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  • "Wiki-wiki" means "hurry quick" in Hawaiian.
  • Import changes into an rss aggregator (bloglines)
  • Introducing wikis into the classroom provides a perfect vehicle for reinforcing or teaching students the importance of wide and reliable research, checking authors and sources, etc. Just as podcasting and blogging provides a vehicle for instructing students in copyright and fair use guidelines.
  • The Digital Divide Network is an online community of educators and policy makers who are seeking ways to narrow the gap between the Internet haves and have-nots.
  • Use wikis as formats for subject guides . “The great thing about that,” she says, “is that librarians would be creating the wiki themselves in concert with teachers.” Invite students and teachers to annotate your catalog on a wiki . “To students, the best advice comes from other students,” she says. “You could have kids write book reviews you could add to the catalog.” Make wikis meeting places for communities inside the school . For example, create a wiki as a kind of bulletin board, a repository for information that comes from the cafeteria, the principal’s office, students, teachers, and even parents. Link librarians in your district in a collaborative enterprise . When teaching in North Carolina, Rob Lucas set up a model for such a site. His Teachers Lounge is a wiki where first-year teachers can share lesson plans. Farkas’s libsuccess.org is another fine model.
  • http://ssad.bowdoin.edu:8668/space/snipsnap-index
  • http://www.wikispaces.com/site/for/teachers100K

Transcript

  • 1. Wikis On-line Collaboration Using Wikispaces
  • 2. What is a Wiki?
    • A wiki is a type of website that allows users easily to add, remove, or otherwise edit and change most available content.
  • 3. How is a Wiki Constructed?
    • A single page in a wiki is referred to as a "wiki page", while the entire body of pages, which are usually highly interconnected via hyperlinks, is "the wiki“
      • in effect, a wiki is actually a very simple, easy-to-use user-maintained database for searching and creating information.
  • 4. Are Wikis Safe?
    • Wikis are generally designed with the philosophy of making it easy to correct mistakes, rather than making it difficult to make them.
  • 5. Are Wikis Safe?
    • Thus while wikis are very open, they provide a means to verify the validity of recent additions to the body of pages.
      • The most prominent, on almost every wiki, is the "Recent Changes" page—a specific list numbering recent edits, or a list of all the edits made within a given timeframe.
  • 6. Tracking Changes
  • 7. Tracking Changes
  • 8. Using Wikis as a Source
    • Wikipedia is as reliable as other external sources we rely on.
    • Properly written articles cite the sources, and a reader should rely on the Wikipedia article as much, but no more, than the sources the article relies on.
    • If an article doesn't cite a source, it may or may not be reliable.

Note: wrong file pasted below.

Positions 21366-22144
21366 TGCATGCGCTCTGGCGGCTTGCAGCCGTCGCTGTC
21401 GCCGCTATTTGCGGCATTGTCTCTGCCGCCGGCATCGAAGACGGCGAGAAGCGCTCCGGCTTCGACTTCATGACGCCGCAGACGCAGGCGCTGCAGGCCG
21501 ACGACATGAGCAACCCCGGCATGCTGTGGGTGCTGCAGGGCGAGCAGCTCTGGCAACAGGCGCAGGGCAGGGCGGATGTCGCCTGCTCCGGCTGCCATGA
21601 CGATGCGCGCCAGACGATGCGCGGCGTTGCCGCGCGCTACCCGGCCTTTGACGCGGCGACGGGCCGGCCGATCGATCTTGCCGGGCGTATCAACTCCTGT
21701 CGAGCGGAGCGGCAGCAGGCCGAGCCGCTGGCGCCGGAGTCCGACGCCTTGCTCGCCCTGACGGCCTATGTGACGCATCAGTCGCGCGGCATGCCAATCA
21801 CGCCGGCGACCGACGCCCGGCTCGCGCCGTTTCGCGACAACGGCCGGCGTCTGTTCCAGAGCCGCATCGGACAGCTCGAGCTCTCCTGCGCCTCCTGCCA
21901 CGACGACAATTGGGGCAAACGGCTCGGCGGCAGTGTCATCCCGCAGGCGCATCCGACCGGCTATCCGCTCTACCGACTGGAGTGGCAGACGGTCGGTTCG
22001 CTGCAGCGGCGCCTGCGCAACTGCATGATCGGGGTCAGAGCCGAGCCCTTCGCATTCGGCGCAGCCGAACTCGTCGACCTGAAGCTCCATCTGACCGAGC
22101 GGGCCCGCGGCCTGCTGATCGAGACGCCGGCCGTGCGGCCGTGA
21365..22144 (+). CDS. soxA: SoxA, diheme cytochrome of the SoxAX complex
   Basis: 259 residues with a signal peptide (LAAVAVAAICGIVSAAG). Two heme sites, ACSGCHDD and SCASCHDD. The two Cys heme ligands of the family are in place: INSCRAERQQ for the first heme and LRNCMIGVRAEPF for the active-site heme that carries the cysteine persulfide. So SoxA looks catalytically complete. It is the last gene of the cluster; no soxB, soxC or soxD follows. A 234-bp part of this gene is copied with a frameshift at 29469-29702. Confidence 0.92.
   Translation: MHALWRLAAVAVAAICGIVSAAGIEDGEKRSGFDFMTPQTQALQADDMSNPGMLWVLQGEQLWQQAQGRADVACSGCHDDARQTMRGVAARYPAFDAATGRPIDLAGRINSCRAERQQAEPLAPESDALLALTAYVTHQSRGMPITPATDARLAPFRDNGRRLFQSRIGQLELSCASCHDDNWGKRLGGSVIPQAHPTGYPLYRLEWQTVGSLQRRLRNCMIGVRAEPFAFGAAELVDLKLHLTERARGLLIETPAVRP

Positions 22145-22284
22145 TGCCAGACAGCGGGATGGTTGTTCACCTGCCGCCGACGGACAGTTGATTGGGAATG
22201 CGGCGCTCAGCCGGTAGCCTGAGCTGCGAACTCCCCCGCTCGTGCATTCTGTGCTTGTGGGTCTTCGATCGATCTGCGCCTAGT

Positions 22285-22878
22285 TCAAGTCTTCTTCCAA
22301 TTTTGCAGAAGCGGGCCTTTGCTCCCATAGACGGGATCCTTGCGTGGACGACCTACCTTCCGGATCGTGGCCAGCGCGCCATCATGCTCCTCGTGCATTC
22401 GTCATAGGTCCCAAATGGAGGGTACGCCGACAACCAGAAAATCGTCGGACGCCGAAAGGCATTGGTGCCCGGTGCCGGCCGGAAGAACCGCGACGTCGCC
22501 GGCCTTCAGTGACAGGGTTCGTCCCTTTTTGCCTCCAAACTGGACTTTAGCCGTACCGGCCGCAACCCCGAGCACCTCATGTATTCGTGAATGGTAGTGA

• Students should never use information in a wiki until they have checked those external sources.
  • 9. What the Experts are Saying
    • Wikis are helping young people develop “writing skills and social skills by learning about group consensus and compromise—all the virtues you need to be a reasonable and productive member of society.”
      • Jimmy Wales, founder of Wikipedia
  • 10. What the Experts are Saying
    • “ The media is controlled by people who have the resources to control it,” he says. “Wikis show that all of us have an equal opportunity to contribute to knowledge.”
      • Andy Garvin, head of the Digital Divide Network
  • 11. Ways to Use Wikis
    • Use wikis as formats for subject guides.
    • Invite students and teachers to annotate your catalog on a wiki.
    • Make wikis meeting places for communities inside the school.
    • Link librarians and teachers in your district in a collaborative enterprise.
  • 12. Class Wikis
  • 13. Class Wikis – Online Content
  • 14. Class Wikis - Webquests
  • 15. Class Wikis - Webquests
  • 16. Class Wikis – Student Collaboration
  • 17. Class Wikis – Student Collaboration
  • 18. Class Wikis – Student Collaboration
  • 19. Class Wikis – Student Collaboration
  • 20. Professional Learning Communities
  • 21. PLC – Professional Research
  • 22. PLC – Virtual Training
  • 23. PLC – Curricular Collaboration
  • 24. PLC – Supporting Teachers
  • 25. Links to Getting Started
    • Wiki Walk-Through http://www.teachersfirst.com/content/wiki/
      • What’s a wiki?
      • Who uses wikis?
      • Wikis or blogs?
      • How to use wikis with students.
      • Ideas for activities, projects, collaborations, etc.
    • Using wikis in Education (blog) http://ikiw.org/
    • Classroom use of wikis http://www.teachinghacks.com/wiki/index.php?title=Wikis
  • 26. Wikispaces
    • Wikispaces is offering K-12 organizations their premium membership for free
      • No advertisements
      • Greater storage capacity
      • Enhanced privacy settings
    http://www.wikispaces.com/site/for/teachers100K